Thoughts on the Lunar Eclipse September 2015

Finally I got to experience an astronomical event too...

Finally I got to experience an astronomical event too…

Finally I got to experience an astronomical event too…

Finally I got to experience an astronomical event too.
That’s because it was visible from my window and all I had to do, was to get up in the middle of the night and look outside.

Usually, when an astronomical event occurs, I find out about the day after, when the whole internet is packed full of info: The news sites write about it, social media is buzzing.
“Oooh, the astronomical event last night was so amazing.”“Yeah, I know, I got eyegasms just looking at it.”
#hey, did you see it man?”
NOOO! I didn’t! Stop bothering me about it! Why are you telling me now?!?

Then there’s the times that I do know about it before it happens but, then you have all these rules to follow.
Impossible, weird, psychotic rules.
“Yes, it’s visible from your city/area, but:”

– You’ll have to walk 327 kilometers into the dark forest.
– Make sure no one sees you on the way there.
– It has to be totally dark where you’re at.
– You have to be very silent, so that you don’t scare the moon, the meteor shower (or whatever the astronomical event is)

Then, other times you can see the event, but you’re not allowed
to look at it. I mean, come on. How stupid is that?
That’s like the weirdest strip club rule: You can see, but you can’t look”

– In order to see this astronomical event, you must wear
some expensive, dumb looking special made glasses. You can use these glasses now and then again on the next event, 242 years from now. If you can afford to buy these glasses, you can make your own out of a baby dolphins liver and a moose head. – You’ll need the baby dolphins consent, but the moose head you can just go and grab from a moose out in the forest.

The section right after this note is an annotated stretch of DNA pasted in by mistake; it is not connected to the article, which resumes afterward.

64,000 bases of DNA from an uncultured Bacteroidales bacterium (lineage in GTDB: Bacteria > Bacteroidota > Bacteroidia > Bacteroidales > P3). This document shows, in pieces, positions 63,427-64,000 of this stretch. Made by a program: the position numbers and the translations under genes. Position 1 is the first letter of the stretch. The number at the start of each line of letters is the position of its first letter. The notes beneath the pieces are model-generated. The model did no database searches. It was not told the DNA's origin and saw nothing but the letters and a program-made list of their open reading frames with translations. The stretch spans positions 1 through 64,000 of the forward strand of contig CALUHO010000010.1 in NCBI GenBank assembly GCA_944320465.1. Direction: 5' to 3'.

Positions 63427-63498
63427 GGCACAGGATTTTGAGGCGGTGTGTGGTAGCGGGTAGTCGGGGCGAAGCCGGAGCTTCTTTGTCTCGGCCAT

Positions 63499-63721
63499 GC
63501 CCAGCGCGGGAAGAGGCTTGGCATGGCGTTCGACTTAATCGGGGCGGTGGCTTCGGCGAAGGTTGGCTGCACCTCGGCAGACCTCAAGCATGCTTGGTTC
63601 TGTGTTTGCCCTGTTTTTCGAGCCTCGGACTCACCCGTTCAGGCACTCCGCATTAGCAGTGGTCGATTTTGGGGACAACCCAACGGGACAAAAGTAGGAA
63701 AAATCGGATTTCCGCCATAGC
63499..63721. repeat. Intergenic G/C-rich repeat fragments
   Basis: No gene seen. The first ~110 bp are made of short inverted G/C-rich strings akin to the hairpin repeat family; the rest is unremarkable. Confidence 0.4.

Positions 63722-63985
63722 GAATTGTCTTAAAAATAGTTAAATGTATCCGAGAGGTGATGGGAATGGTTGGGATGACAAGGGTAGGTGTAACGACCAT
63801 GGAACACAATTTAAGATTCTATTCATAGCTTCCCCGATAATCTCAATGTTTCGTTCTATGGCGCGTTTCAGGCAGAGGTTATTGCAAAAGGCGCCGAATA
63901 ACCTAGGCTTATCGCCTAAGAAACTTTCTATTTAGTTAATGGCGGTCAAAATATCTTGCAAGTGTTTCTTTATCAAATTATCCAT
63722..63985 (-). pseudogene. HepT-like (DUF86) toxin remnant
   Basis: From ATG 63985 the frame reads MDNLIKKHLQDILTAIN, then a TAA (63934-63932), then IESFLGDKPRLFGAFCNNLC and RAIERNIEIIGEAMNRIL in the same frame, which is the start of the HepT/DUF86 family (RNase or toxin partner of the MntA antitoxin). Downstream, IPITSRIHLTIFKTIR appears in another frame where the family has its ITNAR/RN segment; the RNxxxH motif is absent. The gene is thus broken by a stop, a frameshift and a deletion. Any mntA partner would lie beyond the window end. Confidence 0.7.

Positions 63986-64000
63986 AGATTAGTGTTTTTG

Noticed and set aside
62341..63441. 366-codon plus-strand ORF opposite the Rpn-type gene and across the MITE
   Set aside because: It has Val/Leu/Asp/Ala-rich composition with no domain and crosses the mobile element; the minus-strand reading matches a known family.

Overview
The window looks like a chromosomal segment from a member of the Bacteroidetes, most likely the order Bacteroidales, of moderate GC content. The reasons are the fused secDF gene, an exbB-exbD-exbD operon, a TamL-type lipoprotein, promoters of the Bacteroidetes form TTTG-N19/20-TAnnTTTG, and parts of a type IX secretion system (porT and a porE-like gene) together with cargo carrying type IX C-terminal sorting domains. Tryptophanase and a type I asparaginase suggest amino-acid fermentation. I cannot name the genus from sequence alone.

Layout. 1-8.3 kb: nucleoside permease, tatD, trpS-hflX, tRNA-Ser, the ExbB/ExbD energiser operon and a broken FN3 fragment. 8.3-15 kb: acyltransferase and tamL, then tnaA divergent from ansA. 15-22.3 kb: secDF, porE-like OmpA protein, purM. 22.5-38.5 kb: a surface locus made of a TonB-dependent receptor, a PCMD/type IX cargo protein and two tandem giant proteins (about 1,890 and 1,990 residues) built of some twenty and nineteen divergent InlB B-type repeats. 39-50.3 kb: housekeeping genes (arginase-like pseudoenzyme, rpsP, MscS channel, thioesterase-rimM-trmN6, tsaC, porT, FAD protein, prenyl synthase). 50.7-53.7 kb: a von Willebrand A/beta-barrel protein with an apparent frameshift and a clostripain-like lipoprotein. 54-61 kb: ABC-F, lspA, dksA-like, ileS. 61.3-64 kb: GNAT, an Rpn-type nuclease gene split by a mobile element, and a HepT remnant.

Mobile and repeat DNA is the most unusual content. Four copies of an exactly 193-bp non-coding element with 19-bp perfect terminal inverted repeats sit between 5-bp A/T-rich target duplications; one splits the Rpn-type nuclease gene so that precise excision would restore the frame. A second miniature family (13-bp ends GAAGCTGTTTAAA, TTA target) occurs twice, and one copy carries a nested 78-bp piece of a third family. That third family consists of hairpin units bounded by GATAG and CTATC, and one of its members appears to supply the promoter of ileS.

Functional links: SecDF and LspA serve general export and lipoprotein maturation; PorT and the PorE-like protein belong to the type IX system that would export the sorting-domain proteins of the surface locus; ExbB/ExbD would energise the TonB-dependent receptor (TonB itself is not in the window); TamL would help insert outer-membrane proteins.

Anyway. Thanks Moon for putting on a show with the Sun and the Earth last night. I liked it, even if it meant that I had to get up in the middle of the night. Greetings from Max @

full moon / super moon

full moon / super moon

Full Moon over Horta

On our last night in Horta there was a full moon, so I got up in the middle of the night, brought my camera and shot some photos.

In Norse mythology, Hjúki (Old Norse, possibly meaning “the one returning to health” and Bil (Old Norse) are a brother and sister pair of children who follow the personified moon, Máni, across the heavens. Both Hjúki and Bil are solely attested in the Prose Edda, written in the 13th century by the great Icelandic historian and poet Snorri Sturluson. (wikipedia)

In modern terms Full moon is a lunar phase that occurs when the Moon is on the opposite side of the Earth from the Sun. A full moon occurs when the geocentric apparent (ecliptic) longitudes of the Sun and Moon differ by 180 degrees. (wikipedia)

The Old Norse Men divided the year into two equally long periods – summer and winter. A man’s age was measured according to the number of winters he had lived. Like most other ancient calendars they followed the  lunar phases – from new moon to new moon or full moon to full moon.